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[…] ✅ Expansion of East Yamna into Southern Urals (and admixture with CWC): checked. […]

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[…] Balanovo) with R1a-Z93, which is compatible with the late spread of different Z645 groups (and potentially a unifying language) from the northern Dnieper-Dniester area with the […]

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[…] As you can imagine, without horses and horse symbolism, horse riding, carts, and intensive cattle-breeding (associated with Yamna and the broad, central European grasslands typical of steppe regions), there can be no Proto-Indo-European, whose reconstructed vocabulary is particulary rich in horse-related words, and whose reconstructed culture and religion cannot be understood without the domesticated horse. In forest regions to the north-east and eastern Europe, there was apparently little room for horses, but plenty of room for other ungulates and thus hunting, and indeed Uralic speaking… […]

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[…] The further expansionist waves of Early Yamna seen ca. 3100 BC, from the Danube Delta to the west, give an image of continuously expanding patrilineal clans since the Khvalynsk-Novodanilovka expansion, in different periodic steps from eastern nuclei, overriding all encountered cultures and (especially male) populations, rather than showing long-term collaboration and interaction, as seen in exceptional cases, such as e.g. among Abashevo and Poltavka for Indo-Iranians. […]

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[…] this haplogroup is also relevant for European history and dialectal North-West Indo-European and Indo-Iranian expansion, I feel compelled to do a similar post, although the picture right now is more blurry […]

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[…] Copenhagen group will say when they will need to support this, but reject at the same time the more obvious Y-DNA replacement in East Yamna / Poltavka in the mid-3rd millennium with incoming Corded Ware-related […]

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[…] Consequences of Damgaard et al. 2018 (III): Proto-Finno-Ugric & Proto-Indo-Iranian in the North … […]

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[…] Consequences of Damgaard et al. 2018 (III): Proto-Finno-Ugric & Proto-Indo-Iranian in the North… […]

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[…] Consequences of Damgaard et al. 2018 (III): Proto-Finno-Ugric & Proto-Indo-Iranian in the North… […]

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[…] I will not enter into Siberian or Central Asian homeland proposals, because they are obviously not mainstream, still less today when we know that Uralic was certainly in contact with Proto-Indo-European, and then with Pre- and Proto-Indo-Iranian, as supported even by the Copenhagen group in Damgaard et al. (2018). […]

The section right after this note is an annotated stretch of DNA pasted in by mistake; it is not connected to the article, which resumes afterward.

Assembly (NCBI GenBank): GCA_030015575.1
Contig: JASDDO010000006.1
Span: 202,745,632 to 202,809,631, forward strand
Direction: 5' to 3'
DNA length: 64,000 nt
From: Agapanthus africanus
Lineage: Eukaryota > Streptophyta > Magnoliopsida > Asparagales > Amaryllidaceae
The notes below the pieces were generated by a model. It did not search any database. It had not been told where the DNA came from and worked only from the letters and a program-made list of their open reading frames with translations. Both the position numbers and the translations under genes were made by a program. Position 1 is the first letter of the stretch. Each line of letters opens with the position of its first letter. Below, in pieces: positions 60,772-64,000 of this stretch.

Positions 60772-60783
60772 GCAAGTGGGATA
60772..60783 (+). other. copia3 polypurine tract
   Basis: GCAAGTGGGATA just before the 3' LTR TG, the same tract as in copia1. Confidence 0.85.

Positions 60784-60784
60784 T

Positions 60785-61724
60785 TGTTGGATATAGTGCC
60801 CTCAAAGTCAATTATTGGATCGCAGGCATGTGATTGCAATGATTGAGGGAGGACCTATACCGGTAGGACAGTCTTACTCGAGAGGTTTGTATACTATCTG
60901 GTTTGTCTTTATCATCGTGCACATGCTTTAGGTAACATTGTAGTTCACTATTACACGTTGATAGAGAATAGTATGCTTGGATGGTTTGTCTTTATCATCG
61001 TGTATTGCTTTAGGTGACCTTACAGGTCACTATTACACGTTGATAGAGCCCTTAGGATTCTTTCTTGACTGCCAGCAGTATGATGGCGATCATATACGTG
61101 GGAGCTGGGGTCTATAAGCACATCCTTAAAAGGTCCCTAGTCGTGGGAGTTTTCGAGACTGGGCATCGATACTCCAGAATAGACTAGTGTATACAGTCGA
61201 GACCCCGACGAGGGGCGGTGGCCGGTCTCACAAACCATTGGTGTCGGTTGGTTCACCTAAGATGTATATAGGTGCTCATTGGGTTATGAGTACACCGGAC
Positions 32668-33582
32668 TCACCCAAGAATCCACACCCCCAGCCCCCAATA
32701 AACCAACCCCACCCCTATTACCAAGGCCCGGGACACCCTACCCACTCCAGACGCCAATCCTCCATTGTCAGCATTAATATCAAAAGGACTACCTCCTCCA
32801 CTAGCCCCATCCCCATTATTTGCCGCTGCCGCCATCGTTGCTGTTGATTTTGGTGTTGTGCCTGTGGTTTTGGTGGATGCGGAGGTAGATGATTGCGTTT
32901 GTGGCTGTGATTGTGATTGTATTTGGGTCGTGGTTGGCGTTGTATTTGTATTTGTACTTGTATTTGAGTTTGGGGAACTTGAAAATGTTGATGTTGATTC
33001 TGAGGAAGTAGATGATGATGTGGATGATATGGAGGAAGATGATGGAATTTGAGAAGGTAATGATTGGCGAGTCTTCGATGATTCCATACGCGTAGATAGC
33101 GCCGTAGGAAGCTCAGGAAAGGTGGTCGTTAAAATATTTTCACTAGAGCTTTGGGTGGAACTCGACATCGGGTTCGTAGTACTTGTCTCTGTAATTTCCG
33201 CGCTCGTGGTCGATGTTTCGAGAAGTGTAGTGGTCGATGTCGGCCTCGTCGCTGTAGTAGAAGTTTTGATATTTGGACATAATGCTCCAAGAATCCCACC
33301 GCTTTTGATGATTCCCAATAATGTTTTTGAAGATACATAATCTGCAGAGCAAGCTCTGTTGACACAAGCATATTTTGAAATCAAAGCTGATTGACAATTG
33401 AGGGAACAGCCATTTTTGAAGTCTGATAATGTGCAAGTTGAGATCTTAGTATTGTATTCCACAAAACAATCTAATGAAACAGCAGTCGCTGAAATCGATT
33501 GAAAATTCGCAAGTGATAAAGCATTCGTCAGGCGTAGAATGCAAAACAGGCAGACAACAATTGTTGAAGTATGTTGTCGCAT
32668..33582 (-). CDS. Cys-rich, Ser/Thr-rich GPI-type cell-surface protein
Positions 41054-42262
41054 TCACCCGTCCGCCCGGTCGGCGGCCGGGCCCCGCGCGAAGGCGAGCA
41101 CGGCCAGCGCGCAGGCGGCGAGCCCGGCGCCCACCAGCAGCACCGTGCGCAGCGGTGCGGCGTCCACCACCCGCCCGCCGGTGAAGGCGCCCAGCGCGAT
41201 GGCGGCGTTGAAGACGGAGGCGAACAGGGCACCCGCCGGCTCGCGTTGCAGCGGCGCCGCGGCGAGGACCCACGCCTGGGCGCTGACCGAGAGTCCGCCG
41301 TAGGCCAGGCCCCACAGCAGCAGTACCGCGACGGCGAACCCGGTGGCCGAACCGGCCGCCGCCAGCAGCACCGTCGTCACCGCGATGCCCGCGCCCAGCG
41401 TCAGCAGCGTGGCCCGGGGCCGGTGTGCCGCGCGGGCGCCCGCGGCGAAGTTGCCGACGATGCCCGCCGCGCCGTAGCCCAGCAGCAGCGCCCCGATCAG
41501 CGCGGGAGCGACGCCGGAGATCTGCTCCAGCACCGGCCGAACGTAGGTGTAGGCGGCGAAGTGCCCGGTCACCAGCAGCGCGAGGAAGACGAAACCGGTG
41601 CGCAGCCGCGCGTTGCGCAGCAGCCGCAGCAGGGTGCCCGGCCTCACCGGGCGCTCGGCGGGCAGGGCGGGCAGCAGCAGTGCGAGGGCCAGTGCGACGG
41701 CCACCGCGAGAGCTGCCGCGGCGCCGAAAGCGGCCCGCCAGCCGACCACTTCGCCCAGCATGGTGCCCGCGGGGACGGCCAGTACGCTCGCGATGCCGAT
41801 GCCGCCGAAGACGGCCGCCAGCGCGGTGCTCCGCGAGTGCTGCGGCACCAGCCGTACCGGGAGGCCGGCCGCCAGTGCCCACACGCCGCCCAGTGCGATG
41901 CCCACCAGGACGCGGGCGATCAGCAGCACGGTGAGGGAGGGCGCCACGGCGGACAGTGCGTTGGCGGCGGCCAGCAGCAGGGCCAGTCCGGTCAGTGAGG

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[…] Consequences of Damgaard et al. 2018 (III): Proto-Finno-Ugric & Proto-Indo-Iranian in the North… […]

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[…] Abashevo is the cornerstone of the Indo-Iranian / Uralic community, as it seems, the genetic admixture would initially be quite similar, undergoing in the steppes a […]

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[…] Consequences of Damgaard et al. 2018 (III): Proto-Finno-Ugric & Proto-Indo-Iranian in the North… […]

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[…] Consequences of Damgaard et al. 2018 (III): Proto-Finno-Ugric & Proto-Indo-Iranian in the North… […]

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[…] It is known that the southern regions of the Abashevo culture developed Proto-Indo-Iranian-speaking Sintashta-Petrovka and Pokrovka (Early Srubna). To the north, however, Abashevo kept its Uralic nature, with continuous contacts allowing for the spread of lexicon – mainly into Finno-Ugric – , and phonetic influence – mainly Uralisms into Proto-Indo-Iranian phonology (read more here). […]

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[…] Consequences of Damgaard et al. 2018 (III): Proto-Finno-Ugric & Proto-Indo-Iranian in the North… […]

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[…] has been further confirmed in more recent papers, such as Narasimhan et al. (2018), Damgaard et al. (2018), or Wang et al. (2018), among […]

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[…] the ideas set forth (mainly) by the Copenhagen group, with which he has participated in the past interpreting their results from a linguistic perspective. Hence the somehow convoluted settings proposed for the […]